Alternative Face Protection For Skiing
October 10, 2019 11:36 AM   Subscribe

I wear a Seirus Combo Scarf for skiing, but I dislike the Hannibal Lecterness/ inability to easily slide it down off my face to have a conversation. All the alternatives I look at - e.g. balaclavas - don't have mouth/ nose ventilation, which are critical to prevent goggle steaming and breath dampness. What alternatives are there to my Lecter mask, or, how do folks wear balaclavas without steaming up their goggles?
posted by 7 Minutes of Madness to Sports, Hobbies, & Recreation (8 answers total) 3 users marked this as a favorite
 
If it’s really cold, I wear a separate helmet liner under my helmet and a fleece neck tube. At slightly warmer temps, I use the fleece neck tube. I can move the tube up and down as necessary.


I also use a face protection cream that has a decent SPF rating and provides some wind protection.
posted by TORunner at 12:02 PM on October 10 [1 favorite]


Some of the masks that Airhole Facemasks makes are in such wild patterns that it really offsets the Lecterness. Like, you can get skeletons and machine prints, but also puppies and parrots and rainbows...they also make one line that velcros on in the back which can be convenient for talking.
posted by epanalepsis at 12:10 PM on October 10


I tuck my balaclava (fleece gaitor) under the edge of my goggles, so they don’t steam. It gets damp and eventually frosty, though.
posted by amaire at 12:32 PM on October 10


How do I wear a balaclava without steaming up my glasses? I try to pull it up over my mouth and/or nose only when I'm moving. I still get some steaming and breath dampness and my face isn't always as warm as I would like. So obviously it's not the optimal solution but it works reasonably well most of the time. (As a glasses wearer, I don't even try to wear goggles because I expect I'd have even more trouble with steaming.)
posted by Redstart at 12:34 PM on October 10 [1 favorite]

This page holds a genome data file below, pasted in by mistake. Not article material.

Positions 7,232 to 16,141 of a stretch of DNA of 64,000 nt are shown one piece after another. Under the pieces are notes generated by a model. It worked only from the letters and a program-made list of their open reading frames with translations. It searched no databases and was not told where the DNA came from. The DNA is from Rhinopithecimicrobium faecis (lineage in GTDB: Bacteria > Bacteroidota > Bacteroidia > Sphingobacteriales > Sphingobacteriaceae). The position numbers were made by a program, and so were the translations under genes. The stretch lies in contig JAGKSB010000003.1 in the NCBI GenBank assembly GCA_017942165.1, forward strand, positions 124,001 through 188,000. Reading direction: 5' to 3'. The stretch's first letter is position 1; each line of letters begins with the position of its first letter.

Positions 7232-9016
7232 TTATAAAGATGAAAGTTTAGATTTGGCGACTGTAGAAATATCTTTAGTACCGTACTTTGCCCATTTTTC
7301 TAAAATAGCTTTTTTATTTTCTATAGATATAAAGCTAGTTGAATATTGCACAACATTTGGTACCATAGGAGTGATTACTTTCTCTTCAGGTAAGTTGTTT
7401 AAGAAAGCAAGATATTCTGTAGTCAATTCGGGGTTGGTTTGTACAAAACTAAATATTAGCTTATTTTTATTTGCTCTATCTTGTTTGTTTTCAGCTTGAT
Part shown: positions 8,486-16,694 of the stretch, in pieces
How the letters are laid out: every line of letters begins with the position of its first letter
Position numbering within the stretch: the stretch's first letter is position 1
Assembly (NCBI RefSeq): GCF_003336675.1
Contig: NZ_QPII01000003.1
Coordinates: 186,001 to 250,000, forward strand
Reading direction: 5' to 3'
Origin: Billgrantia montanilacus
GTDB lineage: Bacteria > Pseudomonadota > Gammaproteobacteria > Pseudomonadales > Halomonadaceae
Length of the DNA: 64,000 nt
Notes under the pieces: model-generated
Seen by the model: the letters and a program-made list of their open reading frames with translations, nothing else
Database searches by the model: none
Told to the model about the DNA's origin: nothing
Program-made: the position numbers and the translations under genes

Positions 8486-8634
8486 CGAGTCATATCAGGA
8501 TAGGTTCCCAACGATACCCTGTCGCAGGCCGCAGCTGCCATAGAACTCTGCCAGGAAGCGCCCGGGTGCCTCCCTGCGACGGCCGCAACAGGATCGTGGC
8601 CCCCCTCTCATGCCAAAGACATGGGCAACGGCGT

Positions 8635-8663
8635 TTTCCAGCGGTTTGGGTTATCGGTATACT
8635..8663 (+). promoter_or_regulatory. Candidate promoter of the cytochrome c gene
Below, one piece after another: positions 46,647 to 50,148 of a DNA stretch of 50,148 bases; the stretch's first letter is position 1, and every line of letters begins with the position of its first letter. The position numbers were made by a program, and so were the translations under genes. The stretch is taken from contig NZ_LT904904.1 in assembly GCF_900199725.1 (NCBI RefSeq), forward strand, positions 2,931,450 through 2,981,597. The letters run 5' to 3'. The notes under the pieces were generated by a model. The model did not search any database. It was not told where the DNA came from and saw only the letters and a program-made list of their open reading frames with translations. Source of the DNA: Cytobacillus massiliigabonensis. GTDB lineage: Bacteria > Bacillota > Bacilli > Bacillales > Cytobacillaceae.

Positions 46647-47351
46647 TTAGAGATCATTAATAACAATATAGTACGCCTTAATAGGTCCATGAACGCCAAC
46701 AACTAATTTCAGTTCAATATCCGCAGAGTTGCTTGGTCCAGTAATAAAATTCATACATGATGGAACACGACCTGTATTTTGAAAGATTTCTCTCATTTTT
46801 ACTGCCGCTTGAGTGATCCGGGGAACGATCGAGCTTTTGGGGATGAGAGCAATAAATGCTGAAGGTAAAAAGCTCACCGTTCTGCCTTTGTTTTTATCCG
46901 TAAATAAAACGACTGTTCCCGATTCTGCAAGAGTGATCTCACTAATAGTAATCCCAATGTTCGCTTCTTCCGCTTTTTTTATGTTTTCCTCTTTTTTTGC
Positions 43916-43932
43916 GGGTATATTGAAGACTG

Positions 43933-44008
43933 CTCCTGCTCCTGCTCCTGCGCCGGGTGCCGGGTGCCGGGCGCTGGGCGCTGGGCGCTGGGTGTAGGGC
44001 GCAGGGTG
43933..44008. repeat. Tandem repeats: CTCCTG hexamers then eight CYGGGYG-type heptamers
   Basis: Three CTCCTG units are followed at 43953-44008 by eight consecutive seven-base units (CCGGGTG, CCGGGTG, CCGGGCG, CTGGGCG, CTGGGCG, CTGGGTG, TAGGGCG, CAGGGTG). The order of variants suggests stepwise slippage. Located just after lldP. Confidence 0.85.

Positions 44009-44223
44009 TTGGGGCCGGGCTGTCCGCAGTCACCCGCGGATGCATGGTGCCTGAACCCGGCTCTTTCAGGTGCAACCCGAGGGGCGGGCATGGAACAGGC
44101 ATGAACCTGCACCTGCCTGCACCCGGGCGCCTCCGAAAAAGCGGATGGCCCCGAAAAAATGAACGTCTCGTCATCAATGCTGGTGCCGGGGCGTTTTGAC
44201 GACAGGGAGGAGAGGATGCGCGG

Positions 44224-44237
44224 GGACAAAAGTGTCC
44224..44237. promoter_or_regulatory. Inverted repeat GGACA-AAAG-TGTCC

I use a merino wool Buff, worn balaclava-style (how-to at the 0:50 point of this video, sorry I don't see any non-video instructions). It's really thin but still surprisingly warm; thin enough that I can breathe through it and not fog up my glasses when I'm biking in the winter. It's easy to pull the face part of it down for talking or when you're stopped and there's less air flow and higher likelihood of fogging. It's 100% better than fleece or neoprene or whatever.
posted by misskaz at 2:52 PM on October 10


I also use a merino buff - has the additional advantage of not getting stinky with extended back country use - where fleeces seem to be more problematic. Haven't had problems with fogging my glasses using it.
posted by leslies at 3:34 PM on October 10


I wear a wool knit neck gaiter that can pull up over my mouth and nose. The knit is loose enough that it lets my breath out and doesn’t fog up my goggles. And it’s wool, so it’s plenty warm even on extremely cold days/nights, and doesn’t make me get soaked in sweat or stink like fleece does. And it doesn’t look like a Mortal Kombat character or a captured serial killer, which is nice.
posted by The World Famous at 3:55 PM on October 10


One merino buff as helmet liner (round the neck and then pull the back up over your head so it covers the ears), one fleece buff round the neck over the top so it comes up round the face but it's loose so there's room to breathe. I found a fleece buff with a windproof layer on the front of the top half.
posted by quacks like a duck at 10:10 PM on October 10


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